White As Snow

During January’s excursion to seek out the Pink-footed Goose, a rare European visitor in North America, I also beheld a handful of Snow Geese, mixed in with gaggles of Canada and Cackling Geese. In February, my attendance at Lamar’s 17th Annual (my first) High Plains Snow Goose Festival in Colorado’s southeastern corner, exposed me not only to a handful, but to a multitude of Snow Geese on their late winter northward migration. During various festival-associated field trips, we saw and heard Snow Geese nearly incessantly—feeding on fields, flying in formation, or floating on lakes—in numbers that ranged from single birds to thousands.

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We birders good-naturedly ridicule ourselves for willingly forsaking sleep to catch the early bird, so to speak. On the event’s final day, a sunrise trip was offered to a reservoir, where Snow Geese are known to roost. Seven of us gathered at the meeting place at 5:15 AM, before we climbed onto the school bus that carried us to our destination in utter darkness. Once there, our driver turned off the engine, and we were greeted by countless bird voices, even before we could discern the whitish ribbon of their mass at the water’s edge in the graying morning light.

According to the Colorado Division of Wildlife ranger who accompanied us, we were looking at 15,000 geese. The day before, he had counted 40,000. As the sun slowly bathed the scene in an auburn glow, one vociferous skein after another arrived, carrying an estimated 10,000 additional birds. They gathered along the far shore of the lake, and I was unable to capture a single close-up. Fortunately, I had no trouble approaching the migrant geese winging their way through a beautiful mural in downtown Lamar, and they are depicted in the topmost photo.

One of the reasons the birds kept their distance—hunting. They were wary of humans. Like many nature lovers, I have mixed emotions about this activity. Not a hunter myself, I am nonetheless aware of the necessity of controlling certain animal populations. Snow Geese winter in the US or Mexico and migrate all the way to the Canadian and far-northern Alaskan tundra for the breeding season. Global warming and civilization have benefited their species. Earlier snow melts in the Arctic prolong the breeding season, and the availability of man-made reservoirs and agricultural crops in what was once wild prairie, improve survival during their twice-yearly journey. They have, however, been too successful, and depletion of their precious Arctic habitat is of concern not only for themselves, but also for other animals.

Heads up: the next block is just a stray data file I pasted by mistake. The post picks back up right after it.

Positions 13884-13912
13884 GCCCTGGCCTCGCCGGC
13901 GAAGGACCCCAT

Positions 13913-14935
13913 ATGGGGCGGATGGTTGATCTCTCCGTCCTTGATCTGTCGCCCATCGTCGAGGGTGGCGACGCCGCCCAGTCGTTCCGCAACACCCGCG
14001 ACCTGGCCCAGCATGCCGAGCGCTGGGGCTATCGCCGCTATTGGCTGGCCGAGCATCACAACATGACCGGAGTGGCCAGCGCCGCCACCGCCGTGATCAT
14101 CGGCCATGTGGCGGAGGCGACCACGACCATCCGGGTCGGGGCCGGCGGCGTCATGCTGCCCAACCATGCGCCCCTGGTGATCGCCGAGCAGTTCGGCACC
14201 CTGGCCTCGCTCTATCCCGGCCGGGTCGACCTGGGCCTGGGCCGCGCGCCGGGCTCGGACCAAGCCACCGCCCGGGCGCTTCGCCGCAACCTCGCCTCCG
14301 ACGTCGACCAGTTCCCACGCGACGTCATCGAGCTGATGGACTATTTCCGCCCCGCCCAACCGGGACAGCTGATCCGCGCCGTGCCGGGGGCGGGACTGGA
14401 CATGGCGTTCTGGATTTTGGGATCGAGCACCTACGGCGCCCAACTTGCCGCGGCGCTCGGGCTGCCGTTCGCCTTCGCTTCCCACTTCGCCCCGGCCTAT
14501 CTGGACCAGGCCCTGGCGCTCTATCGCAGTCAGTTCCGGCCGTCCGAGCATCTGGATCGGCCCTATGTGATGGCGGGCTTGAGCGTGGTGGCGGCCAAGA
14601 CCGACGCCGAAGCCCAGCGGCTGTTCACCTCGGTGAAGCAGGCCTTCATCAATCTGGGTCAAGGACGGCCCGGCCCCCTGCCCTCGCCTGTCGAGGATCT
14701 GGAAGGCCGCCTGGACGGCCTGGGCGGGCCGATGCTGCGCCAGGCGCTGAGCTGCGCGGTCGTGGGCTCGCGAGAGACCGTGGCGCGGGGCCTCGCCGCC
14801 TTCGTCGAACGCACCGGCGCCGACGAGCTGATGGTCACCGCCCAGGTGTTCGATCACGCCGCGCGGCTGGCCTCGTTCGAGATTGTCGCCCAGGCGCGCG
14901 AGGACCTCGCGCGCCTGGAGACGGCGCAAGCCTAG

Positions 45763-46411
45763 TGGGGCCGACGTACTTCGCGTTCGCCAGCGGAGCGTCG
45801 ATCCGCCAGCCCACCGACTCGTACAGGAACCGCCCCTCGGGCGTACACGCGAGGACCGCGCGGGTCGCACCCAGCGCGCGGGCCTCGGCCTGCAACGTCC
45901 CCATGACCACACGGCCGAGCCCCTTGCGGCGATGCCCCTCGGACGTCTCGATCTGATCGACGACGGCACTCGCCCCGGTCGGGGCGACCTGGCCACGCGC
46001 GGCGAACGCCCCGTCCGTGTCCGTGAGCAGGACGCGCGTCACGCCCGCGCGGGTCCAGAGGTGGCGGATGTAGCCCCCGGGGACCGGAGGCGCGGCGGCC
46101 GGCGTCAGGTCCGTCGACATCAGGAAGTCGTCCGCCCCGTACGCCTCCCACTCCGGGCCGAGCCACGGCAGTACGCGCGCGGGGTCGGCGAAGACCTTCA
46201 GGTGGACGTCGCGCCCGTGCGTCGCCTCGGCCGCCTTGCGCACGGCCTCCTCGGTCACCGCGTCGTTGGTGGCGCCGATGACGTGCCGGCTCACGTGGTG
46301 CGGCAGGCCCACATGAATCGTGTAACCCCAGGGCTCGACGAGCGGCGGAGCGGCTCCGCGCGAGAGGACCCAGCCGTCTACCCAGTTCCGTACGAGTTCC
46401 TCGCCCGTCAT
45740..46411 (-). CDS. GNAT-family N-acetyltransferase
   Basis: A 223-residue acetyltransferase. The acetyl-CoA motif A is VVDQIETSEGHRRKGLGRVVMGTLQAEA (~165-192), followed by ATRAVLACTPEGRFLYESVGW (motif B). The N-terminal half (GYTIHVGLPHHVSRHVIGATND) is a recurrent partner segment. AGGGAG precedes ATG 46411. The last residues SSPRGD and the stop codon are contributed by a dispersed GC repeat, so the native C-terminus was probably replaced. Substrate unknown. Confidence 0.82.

Even though it saddens me to visualize people shooting at these beauties with guns instead of with cameras, my rational self knows this is a necessary and beneficial intervention. We no longer live in Eden, where nature can balance itself. It is easy to criticize hunters, but in many instances their fees help protect crucial animal habitat, and their actions help maintain healthy populations. Instead of disparaging one another, we need to collaborate to tackle today’s challenges. “We’re all in this together,” as Red Green has long been telling us.


To look for one bird in a flock of thousands is like trying to find the proverbial needle in the haystack. When I arrive at Milavec Reservoir in Frederick, about 100 miles north of Colorado Springs, on this early January day and am greeted by the resounding calls of countless Canada and Cackling Geese, I know that my chances of finding my hoped-for goose are slim. Ever since the report a few weeks ago of the first-ever Colorado appearance of a Pink-footed Goose, which typically breeds in Greenland and Iceland, and overwinters in Northern Europe, a great buzz has energized the regional birding community. Occasional sightings in Canada or the East Coast have occurred, but this species’ presence in our state is sensational.

I am not the only one with binoculars on this frosty morning—two fellow bird enthusiasts are scanning the lake with their optics, and I make their acquaintance. Joe, who has already seen the bird twice, has brought his brother, Steve, to show him this rarity. As on so many previous occasions, I benefit from the heart-warming kindness of strangers, because Joe’s subsequent discovery of the goose allows me a brief glimpse—just long enough to capture two photographs—before I lose it in the ceaseless ebb and flow of myriad geese. I clearly notice its short beak, responsible for its scientific name, Anser brachyrhynchos (Anser is Latin for goose, and brachyrhynchos is Greek for short-billed). Interestingly, the German common name, “Kurzschnabelgans,” reflects the short beak, whereas the English focuses on another prominent feature, the birds’ feet, described by Joe as “bubble-gum pink.”